Tuesday, February 12, 2013
“Very truly I tell you, unless a kernel of wheat falls to the ground and dies, it remains only a single seed. But if it dies, it produces many seeds. “ John 12:24
We all need to die. For salvation to occur, we must humble ourselves, admit our sin, repent of living for self, and trust fully in the work of Christ. Justification requires death to self.
In the same way, sanctification (i.e. the process of becoming more and more like Jesus) requires death. For us to grow in Christ and increasingly yield to His will in our lives, we must die to pride and self-reliance. 2 Cor. 4:11 says, “For we who are alive are always being given over to death for Jesus’ sake, so that his life may also be revealed in our mortal body.”
Spurgeon once said, “When God wants to do an impossible task, He takes an impossible man and breaks him.” Brokenness is painful no matter what. However, if we willingly yield to Christ, the brokenness process is a bit less painful.
“Anyone who falls on this stone will be broken to pieces; anyone on whom it falls will be crushed.” Mt. 21:44
We can either “fall on this stone” of Jesus, and the brokenness process is less painful. Or, we can be the one “on whom it falls” and thus be “crushed.” The choice is ours. Either way, God wants to break us, because being broken is the means by which we get be rebuilt according to His plan and purpose. We can willfully submit to Him, or we can have Him crush us through circumstances that defeat our pride and self-dependence.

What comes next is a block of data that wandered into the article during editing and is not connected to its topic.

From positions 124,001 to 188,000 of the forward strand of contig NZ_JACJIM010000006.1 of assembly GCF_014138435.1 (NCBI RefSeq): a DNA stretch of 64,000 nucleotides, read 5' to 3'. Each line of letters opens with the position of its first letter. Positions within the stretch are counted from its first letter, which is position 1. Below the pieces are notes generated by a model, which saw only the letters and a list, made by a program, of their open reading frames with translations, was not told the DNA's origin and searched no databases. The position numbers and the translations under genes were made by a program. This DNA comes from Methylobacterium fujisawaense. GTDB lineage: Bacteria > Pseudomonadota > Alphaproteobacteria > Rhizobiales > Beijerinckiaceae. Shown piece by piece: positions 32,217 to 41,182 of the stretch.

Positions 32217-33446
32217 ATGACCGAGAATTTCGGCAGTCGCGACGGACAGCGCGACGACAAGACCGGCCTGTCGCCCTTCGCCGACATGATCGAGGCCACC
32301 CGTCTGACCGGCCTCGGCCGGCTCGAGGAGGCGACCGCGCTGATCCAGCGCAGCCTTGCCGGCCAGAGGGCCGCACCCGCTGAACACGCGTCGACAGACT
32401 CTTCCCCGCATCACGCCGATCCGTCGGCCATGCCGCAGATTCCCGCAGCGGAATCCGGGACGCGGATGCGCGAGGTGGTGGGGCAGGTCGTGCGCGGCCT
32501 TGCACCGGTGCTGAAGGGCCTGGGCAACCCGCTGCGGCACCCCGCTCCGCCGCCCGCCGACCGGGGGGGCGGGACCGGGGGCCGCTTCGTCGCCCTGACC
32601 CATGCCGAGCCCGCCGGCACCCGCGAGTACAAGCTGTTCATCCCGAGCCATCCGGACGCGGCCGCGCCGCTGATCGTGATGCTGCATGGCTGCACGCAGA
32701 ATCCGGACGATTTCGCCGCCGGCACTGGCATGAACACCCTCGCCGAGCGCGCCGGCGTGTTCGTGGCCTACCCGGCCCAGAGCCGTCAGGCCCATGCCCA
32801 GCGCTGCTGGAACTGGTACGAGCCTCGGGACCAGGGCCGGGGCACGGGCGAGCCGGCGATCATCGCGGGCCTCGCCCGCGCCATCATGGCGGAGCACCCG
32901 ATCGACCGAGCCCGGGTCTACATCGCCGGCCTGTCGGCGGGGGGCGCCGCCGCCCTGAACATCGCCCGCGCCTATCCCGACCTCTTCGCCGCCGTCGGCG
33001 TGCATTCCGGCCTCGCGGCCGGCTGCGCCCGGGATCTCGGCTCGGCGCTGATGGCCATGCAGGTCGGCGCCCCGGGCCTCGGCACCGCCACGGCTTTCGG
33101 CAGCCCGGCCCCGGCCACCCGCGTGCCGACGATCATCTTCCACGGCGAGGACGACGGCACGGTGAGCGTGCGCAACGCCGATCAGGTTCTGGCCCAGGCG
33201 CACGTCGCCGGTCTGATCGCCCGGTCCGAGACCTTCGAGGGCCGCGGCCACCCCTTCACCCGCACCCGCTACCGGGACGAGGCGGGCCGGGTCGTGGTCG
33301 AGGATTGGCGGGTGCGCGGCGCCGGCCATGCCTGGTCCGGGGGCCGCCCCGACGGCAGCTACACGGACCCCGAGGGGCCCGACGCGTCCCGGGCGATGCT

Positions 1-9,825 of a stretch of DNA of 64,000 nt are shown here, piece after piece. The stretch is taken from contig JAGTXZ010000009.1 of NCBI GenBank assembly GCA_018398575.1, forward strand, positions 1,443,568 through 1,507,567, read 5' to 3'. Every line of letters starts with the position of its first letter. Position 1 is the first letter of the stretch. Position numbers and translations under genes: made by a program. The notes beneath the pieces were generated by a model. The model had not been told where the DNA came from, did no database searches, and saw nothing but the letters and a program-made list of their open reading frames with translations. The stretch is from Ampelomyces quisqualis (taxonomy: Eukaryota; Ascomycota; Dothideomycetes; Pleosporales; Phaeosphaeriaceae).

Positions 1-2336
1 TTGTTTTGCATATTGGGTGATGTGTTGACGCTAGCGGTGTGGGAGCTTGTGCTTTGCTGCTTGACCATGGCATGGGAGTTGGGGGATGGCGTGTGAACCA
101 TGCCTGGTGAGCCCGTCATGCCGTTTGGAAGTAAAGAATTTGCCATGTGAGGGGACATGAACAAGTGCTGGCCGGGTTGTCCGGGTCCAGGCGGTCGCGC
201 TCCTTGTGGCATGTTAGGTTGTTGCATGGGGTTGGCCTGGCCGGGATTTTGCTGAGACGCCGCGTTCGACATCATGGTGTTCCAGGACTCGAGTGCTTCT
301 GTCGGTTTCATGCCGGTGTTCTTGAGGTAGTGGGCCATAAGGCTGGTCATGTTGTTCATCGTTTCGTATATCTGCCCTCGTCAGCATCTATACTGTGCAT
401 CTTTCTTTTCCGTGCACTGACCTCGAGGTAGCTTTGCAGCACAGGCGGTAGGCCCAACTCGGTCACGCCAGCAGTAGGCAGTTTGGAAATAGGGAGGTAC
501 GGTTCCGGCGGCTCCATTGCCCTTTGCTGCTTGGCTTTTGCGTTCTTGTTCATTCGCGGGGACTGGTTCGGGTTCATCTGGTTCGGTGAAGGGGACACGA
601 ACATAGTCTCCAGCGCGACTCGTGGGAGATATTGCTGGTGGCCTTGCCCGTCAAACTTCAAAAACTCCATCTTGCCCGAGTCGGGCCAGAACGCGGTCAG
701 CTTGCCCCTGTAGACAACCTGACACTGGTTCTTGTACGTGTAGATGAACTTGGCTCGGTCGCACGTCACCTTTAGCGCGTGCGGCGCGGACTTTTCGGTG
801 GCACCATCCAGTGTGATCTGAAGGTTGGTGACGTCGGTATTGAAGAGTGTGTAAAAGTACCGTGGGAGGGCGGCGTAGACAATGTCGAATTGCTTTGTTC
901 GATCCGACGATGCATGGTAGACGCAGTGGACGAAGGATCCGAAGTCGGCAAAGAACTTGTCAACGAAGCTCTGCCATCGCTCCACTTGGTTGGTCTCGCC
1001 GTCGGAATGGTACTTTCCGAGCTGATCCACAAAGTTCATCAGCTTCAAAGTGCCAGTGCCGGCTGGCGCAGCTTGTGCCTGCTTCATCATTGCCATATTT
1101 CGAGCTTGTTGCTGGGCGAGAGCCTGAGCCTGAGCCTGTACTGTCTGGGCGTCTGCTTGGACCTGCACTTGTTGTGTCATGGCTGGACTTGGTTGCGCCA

I see this all the time in pastoral ministry. If a person is willing to submit to God and walk in His will, there will still be pain, but it will be a lot less painful to be broken, because we are willingly yielding to Him. On the other hand, if a person refuses to submit to God, goes his own way, lives a life of sin, then God will have to bring circumstances to bear, and often pain, to break this person of self-reliance. This is the person who is arrested for a DUI, has a spouse walk out on him for his abuse, hit rock bottom in his addiction, or “broken” through some other situation.
Never forget that God’s motivation in breaking us is love. He loves us so much that He is committed to our development. “The Lord disciplines those whom He loves… No discipline seems pleasant at the time, but painful. Later on, however, it produces a harvest of righteousness and peace for those who have been trained by it” (Hebr. 12:6, 11). It hurts so good when we see the fruit that brokenness brings.
Finally, in humbling ourselves and going through the brokenness process, we are identifying with Jesus. For He humbled himself to death, was broken for our sin, and in so doing accomplished eternal redemption.
Is brokenness worth it? You bet. Does brokenness bring glory to God? Absolutely. Be broken. Be like Jesus. For God’s honor.